This planet is becoming too populated. Just as birds have wings to fly a crowded nest, man has legs to seek out solitude and wilderness.
But, my compulsion for solitude is a two-edged sword.
This is not the first time; doubt it will be the last. The rude awakening when high spirits and bravado and strength suddenly abandons me when I'm far and away from civilization.
My condition deteriorates right after a maxed-out push up a 13er. I'm flying solo...without a viable cell signal and, apparently, without Bobbie as she's nowhere to be seen. As sure as rocks roll downhill, so, too, does confidence. Oh how fear and second-guessing love to fill that vacuum, threaten rational thought and leaping the narrow slot canyon that separates glass half full optimists from glass half empty cynics.
Woozy, I think it best to begin working my way down a steep coalescence of rock and tundra. Its mined with marmot and mole holes and I'm thankful for a hiking pole that serves as a "third wheel."
In such situations my mind spins scenario after scenario, and they are all negative. I'm unsteady and Bobbie is MIA. What if she's hurt? What if I'm hurt? This I know: I must first take care of myself and get down in order to figure out what happened to Bobbie.
Lightheadedness comes and goes, sometime forcing me to my knees. This is not good, I think, now 1200 feet below the single bar of Verizon I had on the ridge-line. Do I have the strength to crawl back up there? Might it worsen my situation to gain altitude? I decide to use what little energy I have left to get the Hell down. It's either altitude sickness from pushing to high too fast or low blood sugar. The Cliff Bar and Shot Blocs don't seem to be helping. I assume it's altitude.
Upon reaching the old mine site the grade moderates. I'm still weak-kneed and shaky but the brain-fog is lifting. I see that the arrow I left in the dirt pointing to Spencer Basin is still there with no sign of acknowledgment from Bobbie. I'm left to assume that she, for whatever reason, did not make it this far.
I stumble down an off-camber trail that used to be a road to the old mine. It's more trail than road now as rock and gravity fill in the cut bank. If not for MIA Bobbie, I could lay down and sleep this nightmare off...tell Siri to "wake me when it's over."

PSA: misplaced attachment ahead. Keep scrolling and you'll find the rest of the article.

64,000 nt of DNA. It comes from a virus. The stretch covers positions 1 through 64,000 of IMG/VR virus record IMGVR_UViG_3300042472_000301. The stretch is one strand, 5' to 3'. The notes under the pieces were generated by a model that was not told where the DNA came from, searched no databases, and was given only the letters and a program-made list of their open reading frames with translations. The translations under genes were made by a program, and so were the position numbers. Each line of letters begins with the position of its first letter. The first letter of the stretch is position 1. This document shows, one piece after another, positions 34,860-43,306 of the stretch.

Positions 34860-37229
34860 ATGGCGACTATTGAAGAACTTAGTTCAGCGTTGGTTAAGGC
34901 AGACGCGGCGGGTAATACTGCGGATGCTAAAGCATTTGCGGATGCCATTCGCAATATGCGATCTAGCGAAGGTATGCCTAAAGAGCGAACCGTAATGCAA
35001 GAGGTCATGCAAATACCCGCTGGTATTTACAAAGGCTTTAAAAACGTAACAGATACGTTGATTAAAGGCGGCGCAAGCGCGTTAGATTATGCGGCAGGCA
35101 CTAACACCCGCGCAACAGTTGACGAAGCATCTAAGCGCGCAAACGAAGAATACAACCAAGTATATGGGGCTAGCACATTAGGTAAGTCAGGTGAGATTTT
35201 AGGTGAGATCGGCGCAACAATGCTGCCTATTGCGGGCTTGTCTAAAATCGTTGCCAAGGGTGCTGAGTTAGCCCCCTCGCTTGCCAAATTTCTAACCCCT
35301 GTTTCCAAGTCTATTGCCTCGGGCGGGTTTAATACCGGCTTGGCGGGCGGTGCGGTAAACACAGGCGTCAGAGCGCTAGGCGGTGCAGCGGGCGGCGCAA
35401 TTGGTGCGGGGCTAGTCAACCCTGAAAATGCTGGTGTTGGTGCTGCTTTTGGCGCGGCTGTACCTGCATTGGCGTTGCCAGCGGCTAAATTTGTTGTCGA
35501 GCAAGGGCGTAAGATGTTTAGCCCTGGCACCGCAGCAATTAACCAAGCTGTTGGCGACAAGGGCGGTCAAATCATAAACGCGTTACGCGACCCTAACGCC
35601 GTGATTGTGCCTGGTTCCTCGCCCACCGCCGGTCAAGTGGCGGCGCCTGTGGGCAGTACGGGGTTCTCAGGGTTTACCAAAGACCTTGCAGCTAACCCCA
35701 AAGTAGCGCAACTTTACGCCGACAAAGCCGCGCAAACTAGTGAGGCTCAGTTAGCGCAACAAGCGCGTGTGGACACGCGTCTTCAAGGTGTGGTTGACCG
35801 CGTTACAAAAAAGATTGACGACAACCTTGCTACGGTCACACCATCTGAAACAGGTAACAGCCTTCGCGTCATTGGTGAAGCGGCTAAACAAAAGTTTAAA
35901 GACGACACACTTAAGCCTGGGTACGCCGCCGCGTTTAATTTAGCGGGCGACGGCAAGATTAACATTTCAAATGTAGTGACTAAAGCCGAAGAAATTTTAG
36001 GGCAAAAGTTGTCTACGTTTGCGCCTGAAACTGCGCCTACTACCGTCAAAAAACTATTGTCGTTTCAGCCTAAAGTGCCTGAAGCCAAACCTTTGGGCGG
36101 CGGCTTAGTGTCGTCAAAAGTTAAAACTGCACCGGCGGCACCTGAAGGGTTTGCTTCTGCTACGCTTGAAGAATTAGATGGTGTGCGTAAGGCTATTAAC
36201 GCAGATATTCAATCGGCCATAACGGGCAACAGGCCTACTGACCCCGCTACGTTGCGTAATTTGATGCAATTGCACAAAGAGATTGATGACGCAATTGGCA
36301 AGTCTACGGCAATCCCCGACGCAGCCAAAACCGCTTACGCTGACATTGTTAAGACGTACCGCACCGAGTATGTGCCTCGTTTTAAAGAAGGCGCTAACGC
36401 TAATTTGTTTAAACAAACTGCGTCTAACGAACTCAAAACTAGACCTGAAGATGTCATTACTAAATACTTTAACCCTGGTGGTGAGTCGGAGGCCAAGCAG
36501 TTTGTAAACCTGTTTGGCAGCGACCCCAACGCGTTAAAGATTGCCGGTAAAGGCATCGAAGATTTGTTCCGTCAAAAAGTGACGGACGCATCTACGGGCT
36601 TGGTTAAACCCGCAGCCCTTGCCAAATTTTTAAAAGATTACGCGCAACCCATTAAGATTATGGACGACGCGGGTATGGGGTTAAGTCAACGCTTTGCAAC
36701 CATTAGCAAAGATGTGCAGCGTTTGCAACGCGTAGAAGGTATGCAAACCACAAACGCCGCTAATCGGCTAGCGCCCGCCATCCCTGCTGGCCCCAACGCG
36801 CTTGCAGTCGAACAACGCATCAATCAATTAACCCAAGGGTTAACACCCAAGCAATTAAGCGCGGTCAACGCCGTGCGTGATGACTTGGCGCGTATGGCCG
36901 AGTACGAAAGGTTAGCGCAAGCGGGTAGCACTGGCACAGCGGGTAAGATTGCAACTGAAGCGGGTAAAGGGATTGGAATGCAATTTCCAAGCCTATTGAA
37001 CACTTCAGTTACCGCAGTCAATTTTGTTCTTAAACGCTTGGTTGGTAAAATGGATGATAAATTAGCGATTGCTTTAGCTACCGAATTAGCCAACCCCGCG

Footing is horrendous, I loose it several times and hit the ground. "Fucking marbles" falls on the deaf ears of uncaring mountains. A scarlet rivulet of Blood makes its way from elbow to finger tip.
I finally reach the rock arrow that points to the unmarked trail. Intermittent sections of the trail are visible as it makes its way down, across the ravine and up to a distant saddle. Suddenly it dawns on me how Bobbie and I became separated (duh). She sees the arrow of white rocks pointing off Spencer Trail and assumes I left it. I should have tore it out on my way up. Did I even see it in my adrenalized haste? I can't remember.
I scan sections of the trail not blocked by willows with binoculars...wait, scan again; wait, scan again. Nothing. In spite of the jammed parking area, nobody is up here. Judging by distance and terrain, I think it likely that Bobbie is beyond the saddle by now...hopefully safe, enjoying the view of Highland Mary Lakes, having a Power Bar Picnic.
|We have this all to ourselves...only separately.|
So the situation is this: Bobbie's (hopefully) way over there somewhere and looking for ME (hopefully not waiting for me). Meanwhile, I'm over here playing "20 Questions" with myself and looking for her. I consider trying to catch up to her, but my spent body and mind says "bad idea." Glass half full: Bobbie's either "over there" or back at the car waiting on me. Glass half empty: She could be hurt or ill with no one around to help. I regret shooting off without her over such a silly little "disagreement." One thing for sure, my "demons" are now dead...and I feel like I'm not far behind them.
|Shot from the unmarked trail, heading up to the saddle.|
At long last I reach the trailhead. It takes longer to come down than it does to go up, that's how bonked I am. The trail spit me out on a rocky 4WD road about a mile from the car. I hear what sounds like revving chainsaws...brum-brum-brum-breeeeeee.
I'm forced to the edge of the road by loud, obnoxiously driven ATV's. I keep my head down, refusing eye contact, trying to make a statement of displeasure and being pissed. If those drivers could read my mind they would likely run me over. I'm left breathing a dust cloud, lamenting the miscreant Motor-head mentality that, more and more, defines "outdoor recreation."
200 yards from the car I can see Bobbie's not there. Maybe she's waiting in the shade, under some trees? A hundred yards out I try to cross a creek with slick rocks. Sweating profusely and extremely lightheaded, I can't muster the gumption, much less coordination, to cross it. I'm spent, so much so that I shed my pack and lay down by the stream. What the hell is wrong with me? It's only a hundred fucking yards to the car!
Another Shot Bloc and a Gatorade chaser. The ATVer's roar back down (guess they didn't feel like hiking). They slow down to cross the creek (thank God) and I ask if anyone noticed a female hiker coming down from the trailhead. No. Zoom.
Bobbie's not at the car when I get there. No note and no sign that she's been there. I collapse into the car, turn the AC on full blast and try to determine when curiosity and concern should elevate to anxiety and action.
I turn the car and point it up-mountain till I can see most of the 4WD road and the last half-mile of Spencer Trail. I fetch binoculars and scan for movement. Nothing.